Hong Kong man working at West Kowloon rail terminus construction site becomes first to locally contract dengue fever this year

Members of the public with symptoms and who have been near site in question or patient’s home in Prince Edward urged to contact Centre for Health Protection

PUBLISHED : Tuesday, 08 August, 2017, 9:49am
UPDATED : Tuesday, 08 August, 2017, 9:49am

A 45-year-old man who worked at the construction site of the express rail link’s West Kowloon terminus has become the first person in the city this year to locally contract dengue fever.

The patient’s condition is stable, and the Centre for Health Protection is appealing for people who have developed symptoms of the mosquito-borne disease and have been in the vicinity of the construction site near Austin MTR station or Cedar Street in Prince Edward, where the man lives, to approach them.

The patient developed a high fever, chills, a headache and dizziness from July 29. He was sent to the emergency unit at Kwong Wah Hospital in Yau Ma Tei and admitted, before he started to develop skin rash on his legs.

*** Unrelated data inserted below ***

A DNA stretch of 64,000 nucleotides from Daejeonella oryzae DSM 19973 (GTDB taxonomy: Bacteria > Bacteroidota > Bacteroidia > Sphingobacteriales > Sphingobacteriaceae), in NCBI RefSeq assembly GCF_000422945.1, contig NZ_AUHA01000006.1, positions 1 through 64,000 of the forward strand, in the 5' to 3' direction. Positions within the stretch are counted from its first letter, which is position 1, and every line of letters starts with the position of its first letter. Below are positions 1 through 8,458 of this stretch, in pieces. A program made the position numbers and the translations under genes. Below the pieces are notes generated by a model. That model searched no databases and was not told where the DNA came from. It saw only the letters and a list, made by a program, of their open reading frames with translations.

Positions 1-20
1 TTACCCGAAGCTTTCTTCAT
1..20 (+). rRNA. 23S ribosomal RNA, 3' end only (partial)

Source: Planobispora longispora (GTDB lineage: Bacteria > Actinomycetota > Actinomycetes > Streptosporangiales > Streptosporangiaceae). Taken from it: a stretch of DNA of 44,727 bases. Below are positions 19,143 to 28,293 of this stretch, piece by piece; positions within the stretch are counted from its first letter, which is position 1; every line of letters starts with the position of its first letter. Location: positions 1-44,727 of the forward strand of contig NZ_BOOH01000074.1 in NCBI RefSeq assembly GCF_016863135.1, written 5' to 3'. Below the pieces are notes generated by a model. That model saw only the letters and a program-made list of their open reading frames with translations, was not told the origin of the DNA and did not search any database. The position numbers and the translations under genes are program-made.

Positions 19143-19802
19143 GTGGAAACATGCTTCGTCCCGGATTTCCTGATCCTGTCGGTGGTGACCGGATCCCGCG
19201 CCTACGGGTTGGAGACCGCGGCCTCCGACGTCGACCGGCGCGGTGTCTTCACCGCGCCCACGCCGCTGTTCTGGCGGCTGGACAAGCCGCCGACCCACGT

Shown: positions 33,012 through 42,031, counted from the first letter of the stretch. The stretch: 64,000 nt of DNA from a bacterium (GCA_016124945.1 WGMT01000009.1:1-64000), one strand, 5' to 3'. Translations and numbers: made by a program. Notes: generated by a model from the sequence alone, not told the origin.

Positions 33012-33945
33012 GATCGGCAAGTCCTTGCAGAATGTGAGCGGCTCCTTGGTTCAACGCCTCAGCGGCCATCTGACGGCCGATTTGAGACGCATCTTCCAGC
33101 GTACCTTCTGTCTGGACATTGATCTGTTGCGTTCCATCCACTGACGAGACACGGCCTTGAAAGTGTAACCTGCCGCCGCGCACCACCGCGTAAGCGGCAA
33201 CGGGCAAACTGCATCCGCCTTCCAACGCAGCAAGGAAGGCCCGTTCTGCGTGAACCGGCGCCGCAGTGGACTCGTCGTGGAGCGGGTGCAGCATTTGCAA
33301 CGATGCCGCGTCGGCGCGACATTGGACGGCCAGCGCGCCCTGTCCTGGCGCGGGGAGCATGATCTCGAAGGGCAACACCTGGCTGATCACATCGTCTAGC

He was discharged from the hospital on Monday after the symptoms subsided. His blood sample tested positive for dengue virus.

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The patient had no travel history in the incubation period. He recalled being frequently bitten by mosquitoes at his workplace and also being bitten near home.

His home contacts remain asymptomatic. They have been put under medical surveillance. Tracing of his workplace contacts is ongoing.

The centre said people who had symptoms should call its hotline at 2125 1133 during office hours for laboratory investigation or referral as appropriate.

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“We have informed the Guangdong and Macau health authorities of the case and will issue letters to local doctors and hospitals to alert them to the latest situation,” a spokesman added.

As of August 3, 59 imported cases have been recorded this year, including 18 from Thailand, 10 from Sri Lanka and seven from the Philippines.

Dengue fever is transmitted to humans through bites from infective female Aedes mosquitoes – a common species that can also spread Zika. Severe dengue fever is potentially fatal. Without proper treatment, the fatality rate of severe dengue can exceed 20 per cent.